It’s one of the most recognized models Ford has put out in modern times, and, according to the automaker, almost 10 million Focuses have been sold worldwide since it first debuted. It was even named one of the 50 greatest cars of the past five decades by CAR magazine, and in 2012, it knocked the Toyota Corolla out of place and took the title of “bestselling nameplate.”The Focus has a long, rich history in the automotive world, and it remains one of the most popular vehicles globally.
The Focus was designed and built to be the replacement for Ford’s aging Escort. The Escort name was intended to carry on with a new line of vehicles designed for family use. Germany threw a wrench into the process when it tried to block the use of the name Focus because it conflicted with Focus magazine in the country, but that dispute was settled at the last minute, allowing the automaker to proceed as it had originally planned.
The Ford Focus first went to market in 1998, hitting European auto dealers a full year before the compact was available to American buyers. The Focus came to America in 1999. On both sides of the Pond, the Focus was an instant hit, but Europe seemed to appreciate the compact’s qualities more than Americans as it earned the title of European Car of the Year for 1999. In both America and Europe, the first generation of the compact car ran until 2005.
A Look at the Second Generation
Technically, the second generation for the Focus ran from 2005 through 2011. However, the car has had a markedly different history in Europe and the US. For American buyers, the second generation officially got underway in 2007 and ran through 2011.
In Europe, the Mk 2 saw some changes from its predecessor, although it maintained the same suspension design. The longer, stiffer body affected the handling though, reducing the precision for which the first generation had become known. With that being said, the extra room created by the body style change was certainly appreciated by most buyers. Body styles available in Europe for the Mk 2 included an estate, as well as both three and five-door hatchbacks.
Europe’s second generation Focus also arrived with a special edition – the Focus ST, which debuted in 2005. This was a sports-tuned variety, capable of putting out 225 bhp, and was a significant increase over the Mk 1. The top speed for the variant was clocked at 152 mph, and it offered a 0-60 mph time of 6.4 seconds. Europe’s Focus got a facelift during 2008, which is when Ford began implementing its Kinetic Design philosophy. All changes were stylistic, but it did result in a slightly more aerodynamic body and a more aggressive look.
For the US, the second generation Focus hit showroom floors in 2008 (late 2007), but was only available as either a two-door coupe or a four-door sedan, as the automaker opted to discontinue the hatchback style in the North American market. Interestingly, Ford never actually recognized this as a second generation Focus for the North American market, and compared to the Mk 2 enjoyed throughout Europe, it was certainly closer to the original North American Focus first generation. North America never really saw a true second generation, as the semi-second generation (little more than a modified first generation style) was replaced by the Mk 3 in the States. Also unlike Europe, the North American market did not receive the Focus ST during the second generation.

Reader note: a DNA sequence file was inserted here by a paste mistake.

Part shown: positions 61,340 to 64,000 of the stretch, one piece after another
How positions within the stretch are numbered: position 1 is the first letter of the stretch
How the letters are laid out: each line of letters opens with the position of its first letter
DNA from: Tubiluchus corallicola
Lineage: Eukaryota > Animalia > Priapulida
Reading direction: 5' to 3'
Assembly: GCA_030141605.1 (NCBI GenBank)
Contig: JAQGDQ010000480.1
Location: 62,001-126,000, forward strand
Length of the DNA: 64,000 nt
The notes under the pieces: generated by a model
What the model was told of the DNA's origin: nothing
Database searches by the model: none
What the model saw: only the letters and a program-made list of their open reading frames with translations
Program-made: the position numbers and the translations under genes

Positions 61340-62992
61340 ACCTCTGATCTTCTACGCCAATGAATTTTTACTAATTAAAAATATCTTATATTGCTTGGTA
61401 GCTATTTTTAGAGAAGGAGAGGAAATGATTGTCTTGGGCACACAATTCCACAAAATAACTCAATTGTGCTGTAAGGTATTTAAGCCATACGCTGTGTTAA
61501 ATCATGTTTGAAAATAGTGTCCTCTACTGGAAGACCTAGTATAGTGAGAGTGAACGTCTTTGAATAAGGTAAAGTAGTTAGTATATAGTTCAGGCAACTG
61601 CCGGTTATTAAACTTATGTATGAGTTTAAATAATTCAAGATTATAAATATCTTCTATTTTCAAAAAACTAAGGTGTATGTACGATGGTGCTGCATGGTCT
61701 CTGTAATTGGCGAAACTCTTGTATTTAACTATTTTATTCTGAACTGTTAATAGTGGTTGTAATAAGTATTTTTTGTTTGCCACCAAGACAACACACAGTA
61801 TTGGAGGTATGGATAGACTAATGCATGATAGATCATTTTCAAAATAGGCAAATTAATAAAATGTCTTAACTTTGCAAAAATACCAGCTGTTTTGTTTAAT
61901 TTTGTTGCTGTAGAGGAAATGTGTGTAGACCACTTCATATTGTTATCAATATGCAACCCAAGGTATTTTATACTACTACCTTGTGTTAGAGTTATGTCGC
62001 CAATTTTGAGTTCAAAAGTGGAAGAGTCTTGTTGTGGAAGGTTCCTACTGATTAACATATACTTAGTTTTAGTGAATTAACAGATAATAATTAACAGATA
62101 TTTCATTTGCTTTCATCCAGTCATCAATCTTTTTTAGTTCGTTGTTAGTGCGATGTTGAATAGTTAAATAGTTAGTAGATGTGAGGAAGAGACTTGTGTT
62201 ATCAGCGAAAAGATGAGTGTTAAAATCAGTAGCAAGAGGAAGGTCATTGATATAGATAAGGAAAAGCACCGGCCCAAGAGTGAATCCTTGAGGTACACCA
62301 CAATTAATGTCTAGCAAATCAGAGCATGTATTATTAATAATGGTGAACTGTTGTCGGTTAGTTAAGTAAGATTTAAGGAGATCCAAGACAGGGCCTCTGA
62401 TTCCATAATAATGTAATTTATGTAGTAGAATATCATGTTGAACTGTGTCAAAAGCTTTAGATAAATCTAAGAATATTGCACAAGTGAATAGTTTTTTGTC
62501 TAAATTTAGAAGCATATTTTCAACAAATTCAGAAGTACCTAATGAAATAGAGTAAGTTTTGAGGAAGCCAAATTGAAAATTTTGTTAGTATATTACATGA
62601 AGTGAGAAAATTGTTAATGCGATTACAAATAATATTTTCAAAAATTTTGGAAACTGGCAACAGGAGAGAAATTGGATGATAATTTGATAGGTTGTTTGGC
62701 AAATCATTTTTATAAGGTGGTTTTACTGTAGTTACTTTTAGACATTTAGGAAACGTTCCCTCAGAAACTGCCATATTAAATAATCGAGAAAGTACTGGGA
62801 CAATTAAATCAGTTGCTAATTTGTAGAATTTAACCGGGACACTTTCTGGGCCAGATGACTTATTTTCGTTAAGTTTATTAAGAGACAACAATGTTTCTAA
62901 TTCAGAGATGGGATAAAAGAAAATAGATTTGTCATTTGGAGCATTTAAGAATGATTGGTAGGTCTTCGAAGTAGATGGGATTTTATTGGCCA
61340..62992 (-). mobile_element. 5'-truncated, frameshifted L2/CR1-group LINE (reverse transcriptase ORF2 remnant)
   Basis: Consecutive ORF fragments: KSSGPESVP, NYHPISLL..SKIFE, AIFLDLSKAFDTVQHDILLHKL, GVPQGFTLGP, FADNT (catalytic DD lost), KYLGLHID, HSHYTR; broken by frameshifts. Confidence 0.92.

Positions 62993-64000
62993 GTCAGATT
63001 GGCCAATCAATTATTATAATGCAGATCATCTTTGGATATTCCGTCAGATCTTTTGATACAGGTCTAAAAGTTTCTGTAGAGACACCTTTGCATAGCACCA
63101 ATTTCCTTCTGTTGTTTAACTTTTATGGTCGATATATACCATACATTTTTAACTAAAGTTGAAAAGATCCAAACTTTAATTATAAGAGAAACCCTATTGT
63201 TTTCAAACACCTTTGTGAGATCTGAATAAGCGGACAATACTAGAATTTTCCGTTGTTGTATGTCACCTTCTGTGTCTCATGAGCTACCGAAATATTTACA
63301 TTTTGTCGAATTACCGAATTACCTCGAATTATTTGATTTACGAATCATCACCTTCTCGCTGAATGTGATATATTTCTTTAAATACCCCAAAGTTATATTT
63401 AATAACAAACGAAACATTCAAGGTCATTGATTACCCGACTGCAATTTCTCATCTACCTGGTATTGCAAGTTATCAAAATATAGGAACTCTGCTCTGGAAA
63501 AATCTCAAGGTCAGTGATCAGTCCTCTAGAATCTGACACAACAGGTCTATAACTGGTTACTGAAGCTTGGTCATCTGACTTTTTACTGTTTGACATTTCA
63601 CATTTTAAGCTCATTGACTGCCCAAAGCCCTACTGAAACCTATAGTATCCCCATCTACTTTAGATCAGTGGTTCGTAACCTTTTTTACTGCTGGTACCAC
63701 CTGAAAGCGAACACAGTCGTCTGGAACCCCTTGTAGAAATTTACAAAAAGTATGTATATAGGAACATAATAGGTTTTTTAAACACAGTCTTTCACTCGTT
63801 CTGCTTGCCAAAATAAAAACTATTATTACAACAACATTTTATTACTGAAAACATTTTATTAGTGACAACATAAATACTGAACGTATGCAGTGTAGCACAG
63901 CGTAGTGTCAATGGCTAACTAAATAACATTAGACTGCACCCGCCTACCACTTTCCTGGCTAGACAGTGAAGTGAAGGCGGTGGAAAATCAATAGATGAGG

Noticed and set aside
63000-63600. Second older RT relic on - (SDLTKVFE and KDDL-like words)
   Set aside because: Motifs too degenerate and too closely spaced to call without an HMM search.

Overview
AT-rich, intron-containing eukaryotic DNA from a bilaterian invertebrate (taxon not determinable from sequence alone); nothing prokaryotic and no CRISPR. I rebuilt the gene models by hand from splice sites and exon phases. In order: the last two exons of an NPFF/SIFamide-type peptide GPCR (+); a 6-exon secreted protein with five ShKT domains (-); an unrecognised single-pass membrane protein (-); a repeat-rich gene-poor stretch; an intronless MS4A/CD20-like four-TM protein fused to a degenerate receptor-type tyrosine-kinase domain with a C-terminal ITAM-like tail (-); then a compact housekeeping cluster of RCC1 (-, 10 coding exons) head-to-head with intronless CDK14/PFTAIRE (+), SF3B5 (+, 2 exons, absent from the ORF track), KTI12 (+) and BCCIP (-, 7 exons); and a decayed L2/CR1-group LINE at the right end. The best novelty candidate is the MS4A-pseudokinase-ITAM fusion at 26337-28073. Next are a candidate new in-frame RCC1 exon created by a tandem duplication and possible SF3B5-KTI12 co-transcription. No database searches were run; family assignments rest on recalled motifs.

The Third Generation
The third generation for the bestselling compact got underway in 2010. Ford made a smart move by combining the European and North American styles into a unified offering, finally giving American drivers the same car enjoyed by their European counterparts. The Mk 3 was released simultaneously worldwide for the 2011 model year, and Americans breathed something of a sigh of relief as the aging previous version was discontinued.
The new model brought a host of changes, including the reintroduction of the sorely missed hatchback version in the North American market. The car also gained a new power plant, with a 2.0-liter direct injection four-cylinder under the hood. The third generation was made available as a five-door hatchback, as a four-door sedan, and a five-door estate (for the European market).
The US market only had the new 2.0-liter engine available, which was actually not offered in Europe with the exception of Russia. Europe and most other nations had three other engines from which to choose, including a 1.0-liter, 1.6-liter and 1.6-liter EcoBoost.
In terms of body style, the new Mk 3 ramped up Ford’s Kinetic Design program with a brand new body style. However, for American buyers with a desire for speed and performance, the third generation also marked the first time they could get their hands on a Focus ST. It was made available in the US and the UK as a five-door “hot hatch”as a late 2012 model. The ST is capable of producing 247 hp through a 2.0-liter EcoBoost engine. Interestingly, this is a smaller power plant than the previous Europe-only ST, yet manages to produce more horsepower. The top speed for the new ST variant is reportedly 154 mph, slightly above what the previous generation could provide.
The Ford Focus remains one of the most popular vehicles on the planet, and Ford has no plans to retire the nameplate anytime soon. In addition, new variants are in the works, with the new Focus RS slated to debut sometime in 2014 as a 2015 model. The car remains capable of providing substantial benefits – plenty of get up and go, available space for families, and solid handling for those with a need for performance.